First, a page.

Do you know immediately if an amp is right for you?


I'm frosting a cake with a paper knife
Double Platinum Member
Or are you someone that likes to play with lots of different settings and controls before you decide if you're going to keep an amp or not?

I tend to be in the former camp, but would like to see what everyone else thinks.


Silver Supporting Member
As long as I understand how the EQ works. Folks used to TMB need some time with Vox tone stacks. Or those with blackface experience can feel befuddled with a tweed circuit that has the interactivity of two volumes and a tone. And so on... But I won't fool with Mesa/Boogie stuff. Too many knobs.


Silver Supporting Member
No. I have a purpose for an amp - cleans, edge of breakup, crunch. Something like that. Then I have to hear it in context with a number of mixes. That'll involve finding what cab mates with the amp to best realize the voice I'm trying to pull out. Mic. Etc. That takes time. Sitting in a room playing by myself is fun, but masturbatory. That's fun but not really music. Just wanking off. I don't get a lot out of it until I hear an amp in a mix. In fact, I generally try to make buy/sell decisions based on listening to what a mic hears, not what an amp sounds like in a room. I'm looking for amps to make music with, though. Not to sit in a room and play by myself with. I may have a very different assortment of amps if I do that. If that's what I wanted then I probably could make a quick decision. Although I'd probably pick amps that don't work in the context of anything other than solo guitar, which isn't too much of a genre with electric guitar.
If I hear some demos that really grab me and sound great, then I’ve heard it’s potential. If I buy it, it’s up to me to make it sound as good as the reason I bought it.

So yeah, I know if I’ll dig an amp right when I play it because I’ve researched it’s potential. It helps to listen to clips of it by itself and in a mix.


Ge Fuzz-o-holic
Gold Supporting Member
For some amps, I really need to live with them a bit especially if it differs from what I have been playing. I need to give my ears a chance to adjust and try things with different guitars.

With that said, many of my favorites were love at first note.


For a brand new amp in the store, no. You gotta be able to "hear past" the stiff, unbroken in speaker. And in a store, I'm probably playing a blah tele off the rack with no pedals. It's wiser to give it a week of banging on it at home thru the rest of your gear before REALLY making a decision.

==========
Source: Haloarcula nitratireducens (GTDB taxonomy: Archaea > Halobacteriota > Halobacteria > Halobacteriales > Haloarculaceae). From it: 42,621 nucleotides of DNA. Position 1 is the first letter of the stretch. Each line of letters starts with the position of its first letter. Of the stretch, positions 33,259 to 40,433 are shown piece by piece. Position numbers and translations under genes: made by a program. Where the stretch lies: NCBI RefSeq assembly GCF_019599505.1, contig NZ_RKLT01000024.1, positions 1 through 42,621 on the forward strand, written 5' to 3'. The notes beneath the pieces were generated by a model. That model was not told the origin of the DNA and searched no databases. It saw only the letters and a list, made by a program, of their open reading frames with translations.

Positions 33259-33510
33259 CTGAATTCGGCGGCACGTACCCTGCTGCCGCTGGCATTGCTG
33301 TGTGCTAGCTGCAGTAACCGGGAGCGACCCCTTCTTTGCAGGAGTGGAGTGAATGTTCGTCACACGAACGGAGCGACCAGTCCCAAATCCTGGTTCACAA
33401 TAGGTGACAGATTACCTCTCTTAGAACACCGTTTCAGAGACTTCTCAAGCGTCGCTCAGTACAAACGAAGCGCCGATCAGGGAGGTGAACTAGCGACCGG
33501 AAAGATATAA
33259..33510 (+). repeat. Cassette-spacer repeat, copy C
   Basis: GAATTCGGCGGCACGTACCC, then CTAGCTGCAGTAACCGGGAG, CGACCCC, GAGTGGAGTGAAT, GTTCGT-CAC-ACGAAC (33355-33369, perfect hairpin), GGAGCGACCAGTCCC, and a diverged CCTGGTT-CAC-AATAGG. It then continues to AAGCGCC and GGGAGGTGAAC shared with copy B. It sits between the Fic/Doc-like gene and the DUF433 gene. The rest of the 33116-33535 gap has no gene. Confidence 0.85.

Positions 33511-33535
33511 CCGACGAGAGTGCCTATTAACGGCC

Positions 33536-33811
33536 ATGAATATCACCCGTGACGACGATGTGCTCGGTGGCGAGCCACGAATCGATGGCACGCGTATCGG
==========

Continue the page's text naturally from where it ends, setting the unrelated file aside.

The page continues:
Of course by then you already shelled out money for it. This is where YouTube videos, internet research, etc really help today's buyers. The 1990s weren't like that. Everything, including trading/selling an amp you didn't like, was more work.


This Is Fine.
Gold Supporting Member
well at least i know immediately if its NOT for me....
typically amps stay with me quite a while if they make it past the first 2 days
I've only ever played 1 amp that was for me. Luckily, it was the one I bought used without playing it first. Otherwise, I've liked and gotten a good tone from other amps in stores, but only ever 1 good tone per amp. I get lots of good times from my amp.

That said, no guitar store I've walked into has had high gain amps available to test. The only boogie I've seen in a store was a California Tweed. And no, a Marshall origin doesn't count as a high gain amp.


Platinum Supporting Member
Pretty much know within a few minutes. But, I'll come back in a day and try again if I'm not bonding. Sometimes, an amp will not really work right away, but I'll find that my "core" tone changes with a great new amp that has it's own thing and I'll bond with it.


Yep....within minutes....but I am simple. And maybe I have bad taste.
Seriously though...I tend to know what I'm after, and I passed over amps in the past that I covet now...because of what I am hunting for at the time.

Wyatt Martin

It has to come fairly quick for me to drop the cash and carry it out of the store. If I can't find a sound I like "as is" my thoughts don't immediately go to "I can probably improve this with new speakers or tubes etc" anymore.

The 2 times I blindly ordered an amp without playing one first didn't work out very well for me.

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